We pulled out of Barren Fork Creek and headed towards the town of Salem, Missouri which would provide us with fuel and lunch for the rest of the day. As we barreled through a Burger King drive-thru (our only nourishment thus far) and towards the Mill Dam Hollow Access on the Little Piney we threw out the possibility of knocking off the remaining 4 streams today in less than 5 hours of drive time.

We rolled into the access on the Little Piney around 2:00pm and after saying hello to two spin fisherman that were heading downstream, we were on the water. It wasn’t long and the Pyscho Prince delivered again on a new river, for Brian. I had opted to fish the water nearest the access and was picking up fish with a Tungsten BH Copperhead midge under a yarn indicator. I think both of us could have finished the day out on the Little Piney, but we had to hit 3 more streams before the day was over so we headed back to the rig and on to Mill Creek we went.

GPS’s are a funny thing. It seems that if it was ever a public road, Garmin calls it a road and the drive from the Little Piney to Mill Creek, I am quite sure, could have been done without setting tire on pavement. Mill Creek is a small spring fed stream that meanders through typical Ozark bottom land and is home to a wild population of some of the most colorful rainbows that Missouri has to offer. At 3:30pm we were pulling into the new Bohigan Conservation Area access on Mill Creek. This was the Friday after Thanksgiving and both Brian and I were surprised at the number of people fishing Mill Creek. There were vehicles parked in several locations. We chose to check out the area nearest one of the springs and headed in to the stream. As has been my experience with this stream in the past, we were stood up with little more than a wet fly and wet waders to show for it. Realizing that we were going to struggle this afternoon on this river and that daylight was dwindling, we reeled up and headed towards Spring Creek.

Brian and I had fished Spring Creek once before in 2006 just after a period of extremely high water and did not fair very well with only 1 fish between the two of us. We were ready for a rematch and were on the water fishing by 4:30pm. We had previously learned that former Senator Jack Danforth owns property upstream of the access that we were fishing and had rumors of his family being fly fisherman and private stream improvements on his property — so we held up hope that this stream yields a healthy population of wild fish. However, our trip on this stream was cut short when a father and son rolled through the stream crossing and into the access we were fishing to “empty” their muzzleloaders from their afternoon road hunt (they were out of the woods way too early to be doing anything but road hunting). As the son set up a plastic bottle in the direction we were fishing, Briand and I decided it was time to reel up and head back to the vehicle. Just as we made it back to the vehicle and had our packs off, the first gunshot was heard and there was nothing but a dirt hill between us and his target. So we left Spring Creek with only 1 take and zero fish landed — but the belief that fish can be had here with the proper amount to time (we were hear for less than 45 minutes).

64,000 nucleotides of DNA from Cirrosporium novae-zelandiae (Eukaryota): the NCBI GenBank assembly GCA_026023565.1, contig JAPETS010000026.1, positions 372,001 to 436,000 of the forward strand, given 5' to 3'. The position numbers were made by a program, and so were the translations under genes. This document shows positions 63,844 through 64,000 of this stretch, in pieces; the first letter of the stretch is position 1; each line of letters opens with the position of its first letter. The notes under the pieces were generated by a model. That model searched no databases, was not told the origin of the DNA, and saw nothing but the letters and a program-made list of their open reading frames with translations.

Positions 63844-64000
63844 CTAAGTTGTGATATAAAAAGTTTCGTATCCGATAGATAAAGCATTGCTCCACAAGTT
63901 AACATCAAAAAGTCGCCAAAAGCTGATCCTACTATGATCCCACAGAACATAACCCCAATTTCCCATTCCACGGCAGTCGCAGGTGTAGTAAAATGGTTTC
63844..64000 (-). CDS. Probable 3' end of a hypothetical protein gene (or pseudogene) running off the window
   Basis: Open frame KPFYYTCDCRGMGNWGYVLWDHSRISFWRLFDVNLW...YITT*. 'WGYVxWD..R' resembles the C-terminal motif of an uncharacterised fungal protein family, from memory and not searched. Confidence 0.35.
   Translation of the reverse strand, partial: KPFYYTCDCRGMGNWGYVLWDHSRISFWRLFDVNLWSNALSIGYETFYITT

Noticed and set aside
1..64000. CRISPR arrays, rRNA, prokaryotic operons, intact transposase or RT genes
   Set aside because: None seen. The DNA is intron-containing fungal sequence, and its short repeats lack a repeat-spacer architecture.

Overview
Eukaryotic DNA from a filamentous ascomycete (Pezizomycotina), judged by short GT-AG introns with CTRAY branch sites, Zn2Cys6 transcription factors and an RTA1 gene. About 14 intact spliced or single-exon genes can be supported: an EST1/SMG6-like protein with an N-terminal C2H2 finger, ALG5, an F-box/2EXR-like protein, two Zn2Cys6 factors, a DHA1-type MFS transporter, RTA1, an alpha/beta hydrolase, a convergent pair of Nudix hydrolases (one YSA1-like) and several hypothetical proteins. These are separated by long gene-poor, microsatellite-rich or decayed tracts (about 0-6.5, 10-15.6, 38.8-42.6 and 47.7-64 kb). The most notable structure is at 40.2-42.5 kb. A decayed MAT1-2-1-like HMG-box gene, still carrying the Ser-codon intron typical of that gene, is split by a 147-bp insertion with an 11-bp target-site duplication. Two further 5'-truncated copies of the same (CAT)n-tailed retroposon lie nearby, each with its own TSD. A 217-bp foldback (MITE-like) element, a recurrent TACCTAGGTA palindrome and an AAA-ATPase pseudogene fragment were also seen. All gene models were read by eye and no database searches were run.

As we rolled out towards I-44, it was almost a joke that we were going to fish the Roubidoux at night. Neither of us had held out hope for fishing the Roubidoux and neither knew much about the stream as I had only briefly fished it once before. We rolled into the Waynesville City Park at dark (6:30pm) and quickly went to work throwing streamers off of the handicap fishing platform. This was probably our most feeble attempt at catching a fish that we threw up in the 4 days of fishing. The Roubidoux is a put-and-take fishery and from reports that we had heard the locals line up when the stocking truck arrives and there are hold-over trout in the stream but getting to them requires knowledge of the stream and access away from the access points. The Roubidoux offered little more than casting practice to us on this day and after about an hour of casting blindly in the dark we decided to call it a night and head back towards the Meramac River valley and wherever we decided to place our camp for then night.